Until the 1960s and 1970s, America’s inland and coastal waterways were literal dumping grounds for all manner of waste. From raw sewage in Boston Harbor to the burning Cuyahoga River, bodies of water were equal to dumpsters – a problem not isolated to the U.S. That was until laws like the Clean Water Act and decades of follow-up legislation stopped active pollution and found ways to clean the water around the nation and world. A by-product of this increased vigilance and enforcement of water quality resulted in greater study, domestically and internationally, of wastewater. But in recent months, it has increasingly become clear that robust and effectively managed wastewater systems may also serve as a valuable public health surveillance tool. Unobtrusive and relying on existing public health techniques, scientists are turning wastewater-based epidemiology into an early warning “tripwire” for viruses like COVID-19.
Since the COVID-19 virus began its spread around the globe last year, officials and health authorities have searched for ways of catching outbreaks before they surge and tax healthcare resources. In the spring of 2020, Massachusetts-based BioBot made international headlines for its discovery of COVID in Boston-area municipal wastewater. The study claimed to have clearly isolated COVID in wastewater at a regional Massachusetts treatment plant with samples collected in March. At the time, official COVID estimates for the region served by the wastewater treatment plant were under 500, but according to BioBot, the count of COVID infected was closer to 2,300.
Historical use of wastewater surveillance started in the mid-20th century but was not until the 21st century that its promise to a broader application to epidemiology was realized. Dealing with a polio outbreak in 2013, Israeli scientists traced the disease to a specific community after samples were automatically collected from wastewater trunk lines and analyzed for polio in fecal matter. In the same year, Swedish scientists examined wastewater for eight pathogens, hoping to create an early-warning system ahead of outbreaks, specifically for Hepatitis A and Norovirus, with the collected samples effectively identifying both illnesses before wide spread. When the cousin of COVID-19, SARS, appeared in China in 2003, the outbreak was tracked using wastewater surveillance. Today, scientists utilize similar methods to identify and track COVID-19, specifically by seeking out viral RNA in fecal matter.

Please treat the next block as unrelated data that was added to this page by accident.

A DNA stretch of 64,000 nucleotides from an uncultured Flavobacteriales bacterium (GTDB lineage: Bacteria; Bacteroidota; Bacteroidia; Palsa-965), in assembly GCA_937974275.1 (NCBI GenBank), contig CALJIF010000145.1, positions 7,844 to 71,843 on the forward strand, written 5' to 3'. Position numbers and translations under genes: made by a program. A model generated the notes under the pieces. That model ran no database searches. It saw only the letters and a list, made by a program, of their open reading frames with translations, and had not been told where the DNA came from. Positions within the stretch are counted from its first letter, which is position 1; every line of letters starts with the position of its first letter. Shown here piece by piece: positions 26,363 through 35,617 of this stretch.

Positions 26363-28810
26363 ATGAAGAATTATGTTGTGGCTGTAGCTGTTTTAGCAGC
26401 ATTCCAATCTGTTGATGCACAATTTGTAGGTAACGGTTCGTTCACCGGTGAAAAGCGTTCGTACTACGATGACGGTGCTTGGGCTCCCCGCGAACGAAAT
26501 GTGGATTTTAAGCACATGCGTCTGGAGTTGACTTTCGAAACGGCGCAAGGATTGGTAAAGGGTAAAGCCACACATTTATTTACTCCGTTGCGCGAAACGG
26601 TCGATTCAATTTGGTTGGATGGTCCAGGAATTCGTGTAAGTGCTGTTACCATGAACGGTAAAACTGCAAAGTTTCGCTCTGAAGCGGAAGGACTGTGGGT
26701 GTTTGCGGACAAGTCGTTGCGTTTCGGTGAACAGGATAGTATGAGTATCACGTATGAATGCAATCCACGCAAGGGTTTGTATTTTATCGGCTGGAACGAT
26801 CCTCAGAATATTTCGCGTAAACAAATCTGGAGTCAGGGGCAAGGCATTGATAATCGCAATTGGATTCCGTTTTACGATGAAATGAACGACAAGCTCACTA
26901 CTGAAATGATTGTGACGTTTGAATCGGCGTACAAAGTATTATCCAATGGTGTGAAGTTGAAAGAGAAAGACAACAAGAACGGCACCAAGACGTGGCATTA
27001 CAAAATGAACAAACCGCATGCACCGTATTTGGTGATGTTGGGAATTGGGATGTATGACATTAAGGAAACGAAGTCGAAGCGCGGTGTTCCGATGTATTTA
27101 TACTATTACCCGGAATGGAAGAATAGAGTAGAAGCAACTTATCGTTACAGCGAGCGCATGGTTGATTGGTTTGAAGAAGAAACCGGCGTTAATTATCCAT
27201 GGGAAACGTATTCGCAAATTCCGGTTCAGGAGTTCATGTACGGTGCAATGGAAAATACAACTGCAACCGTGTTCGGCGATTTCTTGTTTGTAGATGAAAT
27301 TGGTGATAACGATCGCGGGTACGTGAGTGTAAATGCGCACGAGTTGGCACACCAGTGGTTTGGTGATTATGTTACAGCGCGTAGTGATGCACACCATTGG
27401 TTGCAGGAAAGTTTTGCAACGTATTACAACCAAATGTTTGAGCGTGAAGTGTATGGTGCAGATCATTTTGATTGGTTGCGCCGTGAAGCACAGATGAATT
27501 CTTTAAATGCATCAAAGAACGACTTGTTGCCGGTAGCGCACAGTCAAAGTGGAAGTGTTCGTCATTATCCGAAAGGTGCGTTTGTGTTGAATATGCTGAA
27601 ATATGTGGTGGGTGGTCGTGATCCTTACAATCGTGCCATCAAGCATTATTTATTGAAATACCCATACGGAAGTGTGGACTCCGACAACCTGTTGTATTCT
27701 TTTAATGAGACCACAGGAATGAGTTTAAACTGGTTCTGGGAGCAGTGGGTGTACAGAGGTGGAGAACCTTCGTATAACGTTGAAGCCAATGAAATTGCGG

Since the early April news, more time has been spent analyzing wastewater as a form of advanced warning or sentinel program in the fight against COVID. This month, the state of Utah announced the discovery of COVID in wastewater there, estimating 64% of 171 samples were positive for the novel virus. Dutch researchers reported in a pre-print that they came upon COVID in early March 2020, while municipalities in Texas and Florida have undertaken a similar analysis of wastewater, with the latter reporting “wastewater is chock-full of the virus.”
Published in the most recent Water Research, Spanish researchers found that COVID in wastewater from a specific region predicted a rise in cases among an otherwise unknown cohort. Researchers wrote their wastewater surveillance data, “were compared to declared COVID-19 cases at the municipality level, revealing that SARS-CoV-2 was circulating among the population even before the first cases were reported by local or national authorities in many of the cities where wastewaters have been sampled.”
A better view of the timeliness of wastewater-based epidemiology comes recently from Clemson, South Carolina, where the city and university have begun tracking COVID in waste streams with samples flagging cases before they appear among the public. Norman, professor at the University of South Carolina, said that with wastewater surveillance, “we’re able to test not only those people who are symptomatic … but we’re able to detect this in asymptomatic people who may not even know that they’re carrying it.” One of the continuing reasoning for social distancing and mask-wearing around the nation has been the potential spread of COVID in asymptomatic people.
Like in Massachusetts, the epidemiological surveillance provided by wastewater sampling has demonstrated the occurrence of COVID in cities earlier than expected. In the middle of June, Italian researchers reported that wastewater surveillance in Milan and Turin revealed the presence of COVID in those communities in December 2019. Utilizing samples taken between October 2019 and January 2020, researchers concluded the presence of the novel virus on the 18th of December, predating the first official case in the region by two months. Researchers in a pre-print report the presence of COVID in Parisian wastewater samples taken on March 5 before a spike in COVID-related deaths on March 10 with concentrations of COVID in wastewater precede clinical cases.
Spain, the United States, and France join country after country, including Japan, and India in the discovery of the predictive quality of wastewater surveillance in the age of COVID. Through regular, automatic sampling of wastewater will be vital in preventing renewed outbreaks of viruses like COVID. Adding viral RNA detection protocols to wastewater samples already regularly taken to detect contamination, illicit discharges or infiltration could be less logistically burdensome, and therefore potentially more cost-effective. The final potential social bonus is the noninvasive route of remote surveillance. And, where some communities distrust or are skeptical of broad or random testing for religious or civil liberties reasons, the use of wastewater-based epidemiology surveillance removes concerns over privacy invasion or the forfeiture of personal integrity rights.
Image courtesy of Flickr. Originally published by S&S on July 8, 2020.